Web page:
This week’s photos were gathered on a sunny Saturday and a rather bleak Sunday.
204 N. Bayview
This week’s snooping included peeking into a small outbuilding at the back of the house. What I saw generated a lot of wild speculation. Plantation homes usually had the kitchen in a separate building to reduce the risk to the main house from kitchen fires, but one wouldn’t expect to see a detached kitchen in this day and age. Still, these appliances and cabinets (including a sink to the left of the door through which this photo was shot) appeared to be solidly fixed in place.
The view through a window, however, reinforces the more rational assumption that these fixtures are merely being temporarily stored here.
308 N. Bayview
I’d been curious about the projecting roof struts (seen untrimmed at the far left in the photo below) and wondered if something like a rain porch was planned. As can be seen in this photo, sure enough, the eaves are being extended.
This photo shows that the veranda has been roofed, and the window at the far right shows the style of framing that will be used.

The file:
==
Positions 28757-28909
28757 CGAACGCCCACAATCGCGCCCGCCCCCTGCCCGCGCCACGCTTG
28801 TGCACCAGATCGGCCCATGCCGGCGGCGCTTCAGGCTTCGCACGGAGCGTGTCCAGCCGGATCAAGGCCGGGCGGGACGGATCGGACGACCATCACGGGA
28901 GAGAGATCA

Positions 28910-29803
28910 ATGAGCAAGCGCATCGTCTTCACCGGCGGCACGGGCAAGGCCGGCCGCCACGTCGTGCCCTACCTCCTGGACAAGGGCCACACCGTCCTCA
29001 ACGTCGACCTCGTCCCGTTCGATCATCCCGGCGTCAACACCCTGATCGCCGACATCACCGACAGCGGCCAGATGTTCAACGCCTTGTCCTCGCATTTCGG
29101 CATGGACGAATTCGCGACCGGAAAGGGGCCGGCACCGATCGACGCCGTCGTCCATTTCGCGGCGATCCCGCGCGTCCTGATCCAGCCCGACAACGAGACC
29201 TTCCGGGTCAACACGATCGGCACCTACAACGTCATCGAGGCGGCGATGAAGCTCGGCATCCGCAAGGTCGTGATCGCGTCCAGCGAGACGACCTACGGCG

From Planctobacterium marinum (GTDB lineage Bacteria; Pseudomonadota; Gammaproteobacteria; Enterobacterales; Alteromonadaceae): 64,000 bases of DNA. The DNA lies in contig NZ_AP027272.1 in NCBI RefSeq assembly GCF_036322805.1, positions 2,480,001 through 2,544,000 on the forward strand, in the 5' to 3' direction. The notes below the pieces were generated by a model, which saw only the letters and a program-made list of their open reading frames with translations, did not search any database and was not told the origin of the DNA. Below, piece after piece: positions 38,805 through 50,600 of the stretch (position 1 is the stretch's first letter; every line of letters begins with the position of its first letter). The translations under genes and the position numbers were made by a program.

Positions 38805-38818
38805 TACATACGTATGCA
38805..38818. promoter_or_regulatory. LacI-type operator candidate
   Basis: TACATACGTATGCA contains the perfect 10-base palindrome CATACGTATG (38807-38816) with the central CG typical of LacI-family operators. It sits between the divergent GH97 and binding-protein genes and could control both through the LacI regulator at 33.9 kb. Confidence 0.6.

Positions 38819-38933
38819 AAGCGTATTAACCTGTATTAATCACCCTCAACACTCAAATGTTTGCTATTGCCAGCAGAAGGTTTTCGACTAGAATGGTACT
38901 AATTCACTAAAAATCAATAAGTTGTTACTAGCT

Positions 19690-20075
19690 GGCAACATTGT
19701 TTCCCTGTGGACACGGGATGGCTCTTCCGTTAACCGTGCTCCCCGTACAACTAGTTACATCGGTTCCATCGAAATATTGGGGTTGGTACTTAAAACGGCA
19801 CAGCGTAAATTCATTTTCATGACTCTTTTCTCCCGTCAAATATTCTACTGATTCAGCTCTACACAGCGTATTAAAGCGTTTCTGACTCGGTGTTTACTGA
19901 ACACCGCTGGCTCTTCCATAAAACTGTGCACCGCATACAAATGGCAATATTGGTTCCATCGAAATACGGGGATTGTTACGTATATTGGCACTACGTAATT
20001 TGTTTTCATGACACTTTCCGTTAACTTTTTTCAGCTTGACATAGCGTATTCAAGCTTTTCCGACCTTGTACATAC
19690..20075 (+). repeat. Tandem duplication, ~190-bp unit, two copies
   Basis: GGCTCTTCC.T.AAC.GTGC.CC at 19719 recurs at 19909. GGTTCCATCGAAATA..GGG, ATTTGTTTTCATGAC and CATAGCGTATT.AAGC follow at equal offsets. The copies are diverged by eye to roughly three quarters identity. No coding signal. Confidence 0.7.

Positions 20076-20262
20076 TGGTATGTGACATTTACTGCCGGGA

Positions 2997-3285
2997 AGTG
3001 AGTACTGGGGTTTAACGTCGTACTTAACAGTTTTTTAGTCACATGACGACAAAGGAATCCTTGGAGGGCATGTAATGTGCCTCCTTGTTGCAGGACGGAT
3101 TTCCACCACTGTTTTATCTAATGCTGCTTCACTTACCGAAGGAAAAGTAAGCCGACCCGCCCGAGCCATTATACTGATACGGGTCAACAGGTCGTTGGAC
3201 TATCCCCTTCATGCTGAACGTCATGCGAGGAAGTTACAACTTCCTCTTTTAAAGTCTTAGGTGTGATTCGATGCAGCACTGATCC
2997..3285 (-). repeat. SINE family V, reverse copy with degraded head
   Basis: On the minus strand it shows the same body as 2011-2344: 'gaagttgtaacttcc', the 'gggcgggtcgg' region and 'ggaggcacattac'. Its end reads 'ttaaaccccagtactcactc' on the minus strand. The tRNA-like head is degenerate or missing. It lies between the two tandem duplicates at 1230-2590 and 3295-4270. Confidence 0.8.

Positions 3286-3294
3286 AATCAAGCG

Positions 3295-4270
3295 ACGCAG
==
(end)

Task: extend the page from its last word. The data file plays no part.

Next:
While I was taking photos in the back of the house, the owners came in through the front, and we chatted briefly. They told me that they had hoped to preserve more of the original structure, but, as construction progressed, more and more portions were discovered that had to be replaced in order to bring the structure up to code. In the dismantling process, however, many treasures had been discovered, including the parquet flooring and beadboard ceiling in the entrance hall, as well as some of the four layers of wallpaper used there. Although new doors are being made for the front and back of this hall, they will emulate the look of the original doors, and some of the original doors have been salvaged for interior use.
351 N. Summit
A closer inspection makes it obvious that this concrete block wall cannot be a foundation—not so close to the property line. I ran into a neighbor while walking Saturday, and he shared my assumption that this will be a retaining wall. The lot slopes down from the front to the back, and it appears to be the developer’s intent to level the grade before building.
112 N. Summit
The activity this week again focused on utilities, with a backhoe in the front yard and City trucks blocking the street. From the red plastic tubing, I’m guessing that this has to do with burying the electric and other cables as part of the City’s continuing effort to move to underground service for all utilities.
111 Magnolia Avenue
Inside, this week’s progress was in electrical wiring, and the opening for a door into a small attic area has been reduced to a more reasonable size.
Outside, the area where the garage used to be has been graded and laid out for a new garage.